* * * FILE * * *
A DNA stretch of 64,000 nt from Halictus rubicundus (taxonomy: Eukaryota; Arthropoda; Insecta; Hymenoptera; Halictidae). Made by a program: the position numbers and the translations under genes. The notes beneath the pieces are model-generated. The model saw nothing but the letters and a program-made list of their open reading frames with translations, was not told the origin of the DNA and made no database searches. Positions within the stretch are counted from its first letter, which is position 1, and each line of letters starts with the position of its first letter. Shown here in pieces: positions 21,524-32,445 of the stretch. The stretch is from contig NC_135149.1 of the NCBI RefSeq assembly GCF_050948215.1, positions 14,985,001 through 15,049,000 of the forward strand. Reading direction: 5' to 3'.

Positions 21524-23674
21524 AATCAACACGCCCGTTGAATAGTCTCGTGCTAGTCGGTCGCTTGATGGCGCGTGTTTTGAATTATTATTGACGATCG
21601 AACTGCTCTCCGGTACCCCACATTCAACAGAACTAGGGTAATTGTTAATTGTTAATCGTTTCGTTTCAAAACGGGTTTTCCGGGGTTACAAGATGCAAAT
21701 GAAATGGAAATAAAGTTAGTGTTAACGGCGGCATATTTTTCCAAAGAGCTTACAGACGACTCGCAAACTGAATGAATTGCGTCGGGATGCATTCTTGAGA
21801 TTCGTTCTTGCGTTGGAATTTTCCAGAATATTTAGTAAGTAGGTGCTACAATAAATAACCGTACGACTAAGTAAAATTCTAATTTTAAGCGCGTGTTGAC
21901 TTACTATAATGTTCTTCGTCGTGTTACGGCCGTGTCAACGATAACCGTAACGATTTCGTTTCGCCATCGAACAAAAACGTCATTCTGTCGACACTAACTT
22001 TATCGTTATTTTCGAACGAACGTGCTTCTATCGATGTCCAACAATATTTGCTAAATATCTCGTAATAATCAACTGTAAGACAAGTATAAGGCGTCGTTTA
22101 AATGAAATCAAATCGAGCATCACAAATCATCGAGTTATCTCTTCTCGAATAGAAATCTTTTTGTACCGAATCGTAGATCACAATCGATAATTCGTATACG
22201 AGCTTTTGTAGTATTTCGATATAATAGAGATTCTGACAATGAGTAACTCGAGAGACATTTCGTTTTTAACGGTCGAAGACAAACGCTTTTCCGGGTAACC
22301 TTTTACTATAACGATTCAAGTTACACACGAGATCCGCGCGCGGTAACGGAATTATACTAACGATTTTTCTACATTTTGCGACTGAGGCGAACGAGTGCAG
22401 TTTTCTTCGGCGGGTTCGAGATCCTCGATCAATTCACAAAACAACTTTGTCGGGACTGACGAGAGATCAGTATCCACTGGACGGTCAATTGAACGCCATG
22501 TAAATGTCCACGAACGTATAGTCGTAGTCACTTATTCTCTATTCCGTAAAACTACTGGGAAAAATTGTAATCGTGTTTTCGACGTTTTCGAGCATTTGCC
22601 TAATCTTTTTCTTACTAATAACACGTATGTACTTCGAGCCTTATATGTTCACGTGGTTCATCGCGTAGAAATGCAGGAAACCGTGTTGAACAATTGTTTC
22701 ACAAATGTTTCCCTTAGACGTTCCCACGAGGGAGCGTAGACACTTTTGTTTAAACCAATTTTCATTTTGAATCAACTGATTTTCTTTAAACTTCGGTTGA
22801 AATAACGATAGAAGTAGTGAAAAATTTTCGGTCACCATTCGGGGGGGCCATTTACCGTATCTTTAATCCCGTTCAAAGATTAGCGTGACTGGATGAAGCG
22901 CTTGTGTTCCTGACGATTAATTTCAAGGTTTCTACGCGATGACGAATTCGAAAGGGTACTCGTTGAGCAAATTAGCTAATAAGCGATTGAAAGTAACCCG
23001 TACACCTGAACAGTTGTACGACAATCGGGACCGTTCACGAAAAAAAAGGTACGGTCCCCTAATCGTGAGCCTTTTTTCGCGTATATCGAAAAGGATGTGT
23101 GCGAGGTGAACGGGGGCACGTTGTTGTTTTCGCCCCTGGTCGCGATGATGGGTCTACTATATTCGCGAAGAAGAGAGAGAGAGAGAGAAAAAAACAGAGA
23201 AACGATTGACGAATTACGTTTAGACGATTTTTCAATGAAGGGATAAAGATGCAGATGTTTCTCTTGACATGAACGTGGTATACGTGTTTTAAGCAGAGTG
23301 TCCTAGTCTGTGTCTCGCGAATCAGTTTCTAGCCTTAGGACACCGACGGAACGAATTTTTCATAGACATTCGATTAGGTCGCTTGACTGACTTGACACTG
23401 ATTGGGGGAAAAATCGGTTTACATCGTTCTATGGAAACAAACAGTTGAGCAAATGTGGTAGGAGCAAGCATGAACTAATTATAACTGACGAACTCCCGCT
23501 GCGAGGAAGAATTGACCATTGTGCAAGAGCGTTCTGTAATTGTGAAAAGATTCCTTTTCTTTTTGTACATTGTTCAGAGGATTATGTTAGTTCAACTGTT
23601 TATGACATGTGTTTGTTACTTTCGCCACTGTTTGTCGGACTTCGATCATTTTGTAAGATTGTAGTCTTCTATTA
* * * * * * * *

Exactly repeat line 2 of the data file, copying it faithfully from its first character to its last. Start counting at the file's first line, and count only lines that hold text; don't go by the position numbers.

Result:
Positions 21524-23674